Yelp users with less than 3 reviews are not worth your time. Focus on 3+ reviews.
- Create an Excel page to store the Yelper’s data on.
Use your tally sheet for marking off.
Search your text file for “X reviews” and copy/paste Username, City, # of friends, # of reviews to the new Excel page.
- Match Yelp users with clients in your database
Usernames often contain a person’s full name or initials.
Search each one and match it up with your client.
Make a reference to their client record on the Excel page.
- Store links back to the Yelp user’s profile
Take the client’s name or email and feed that data back into the Find Friends feature on Yelp’s webpage in order to double-check and get a link to their profile. I like to have links to the user’s Yelp profile so I can see how active they are and also to check up on them after they have left a Review.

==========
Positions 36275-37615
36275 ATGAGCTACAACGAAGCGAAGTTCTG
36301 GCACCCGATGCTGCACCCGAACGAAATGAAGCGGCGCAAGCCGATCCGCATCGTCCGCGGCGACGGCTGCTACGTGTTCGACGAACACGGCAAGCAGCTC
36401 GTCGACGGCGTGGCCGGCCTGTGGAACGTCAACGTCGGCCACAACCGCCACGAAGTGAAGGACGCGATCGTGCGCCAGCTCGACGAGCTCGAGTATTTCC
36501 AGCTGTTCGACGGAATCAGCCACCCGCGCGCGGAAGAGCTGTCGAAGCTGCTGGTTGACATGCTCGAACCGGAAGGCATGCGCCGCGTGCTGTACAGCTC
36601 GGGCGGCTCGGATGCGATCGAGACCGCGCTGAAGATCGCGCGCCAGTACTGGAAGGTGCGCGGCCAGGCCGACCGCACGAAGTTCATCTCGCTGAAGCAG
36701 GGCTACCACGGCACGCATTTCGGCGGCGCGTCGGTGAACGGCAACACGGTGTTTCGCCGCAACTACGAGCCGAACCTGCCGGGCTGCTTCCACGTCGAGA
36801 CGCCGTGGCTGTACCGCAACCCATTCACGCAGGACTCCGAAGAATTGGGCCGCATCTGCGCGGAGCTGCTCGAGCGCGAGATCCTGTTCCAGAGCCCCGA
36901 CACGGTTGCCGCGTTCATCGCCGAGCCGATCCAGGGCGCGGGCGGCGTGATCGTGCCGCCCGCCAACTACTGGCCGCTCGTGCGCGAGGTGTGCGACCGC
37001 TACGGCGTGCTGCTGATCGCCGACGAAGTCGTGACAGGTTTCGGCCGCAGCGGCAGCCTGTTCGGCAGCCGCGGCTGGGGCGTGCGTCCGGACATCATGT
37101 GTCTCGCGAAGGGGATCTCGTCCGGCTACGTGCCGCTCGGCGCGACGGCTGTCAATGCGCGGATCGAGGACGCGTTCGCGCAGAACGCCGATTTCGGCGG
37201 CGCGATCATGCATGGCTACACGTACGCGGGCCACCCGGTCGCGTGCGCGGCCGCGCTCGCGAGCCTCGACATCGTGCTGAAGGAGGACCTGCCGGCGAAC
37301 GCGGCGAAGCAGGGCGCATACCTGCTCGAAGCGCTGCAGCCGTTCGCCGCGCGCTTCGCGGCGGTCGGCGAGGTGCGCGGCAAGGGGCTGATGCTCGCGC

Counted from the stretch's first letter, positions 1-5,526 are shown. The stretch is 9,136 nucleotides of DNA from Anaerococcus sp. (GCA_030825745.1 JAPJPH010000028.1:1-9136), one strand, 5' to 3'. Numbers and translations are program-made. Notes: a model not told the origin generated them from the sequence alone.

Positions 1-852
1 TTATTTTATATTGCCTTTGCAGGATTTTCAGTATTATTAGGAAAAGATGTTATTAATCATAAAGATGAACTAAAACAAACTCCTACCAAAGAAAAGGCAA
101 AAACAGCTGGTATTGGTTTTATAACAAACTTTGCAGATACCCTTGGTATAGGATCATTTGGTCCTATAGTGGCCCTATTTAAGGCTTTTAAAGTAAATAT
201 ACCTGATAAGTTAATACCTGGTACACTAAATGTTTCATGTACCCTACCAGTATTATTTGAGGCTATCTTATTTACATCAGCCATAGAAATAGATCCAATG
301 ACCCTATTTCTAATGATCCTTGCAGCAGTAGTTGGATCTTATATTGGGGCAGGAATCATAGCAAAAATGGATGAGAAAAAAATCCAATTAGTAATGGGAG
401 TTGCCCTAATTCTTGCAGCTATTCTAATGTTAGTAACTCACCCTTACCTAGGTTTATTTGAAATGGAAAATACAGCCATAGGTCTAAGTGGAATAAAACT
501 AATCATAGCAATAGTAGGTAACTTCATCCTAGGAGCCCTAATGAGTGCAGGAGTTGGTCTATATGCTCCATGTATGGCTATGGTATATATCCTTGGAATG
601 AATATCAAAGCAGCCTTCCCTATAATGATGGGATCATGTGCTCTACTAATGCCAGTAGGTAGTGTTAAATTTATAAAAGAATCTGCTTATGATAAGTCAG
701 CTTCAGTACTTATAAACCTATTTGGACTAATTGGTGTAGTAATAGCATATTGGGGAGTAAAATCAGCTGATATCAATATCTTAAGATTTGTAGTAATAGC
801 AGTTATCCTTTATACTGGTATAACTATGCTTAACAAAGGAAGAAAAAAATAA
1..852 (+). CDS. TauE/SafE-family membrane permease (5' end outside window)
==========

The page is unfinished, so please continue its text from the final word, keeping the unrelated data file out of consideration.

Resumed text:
Store this link in the Excel file.
NOTE: Not all Yelp users can be looked up by their email/name through Yelp when searching individually. (The bulk tool seems to find users better…).
- Tip for hard-to-find Yelp profiles
For those Yelpers whose Username is too generic or short or for whatever reason doesn’t allow easy matching to a client or to a Yelp profile, you can still find their profile on Yelp if they have a profile photo. Search the page of results you got when you used Find Friends on your email contacts.
Save their profile photo to your desktop, open up Google Image search and click on the camera icon.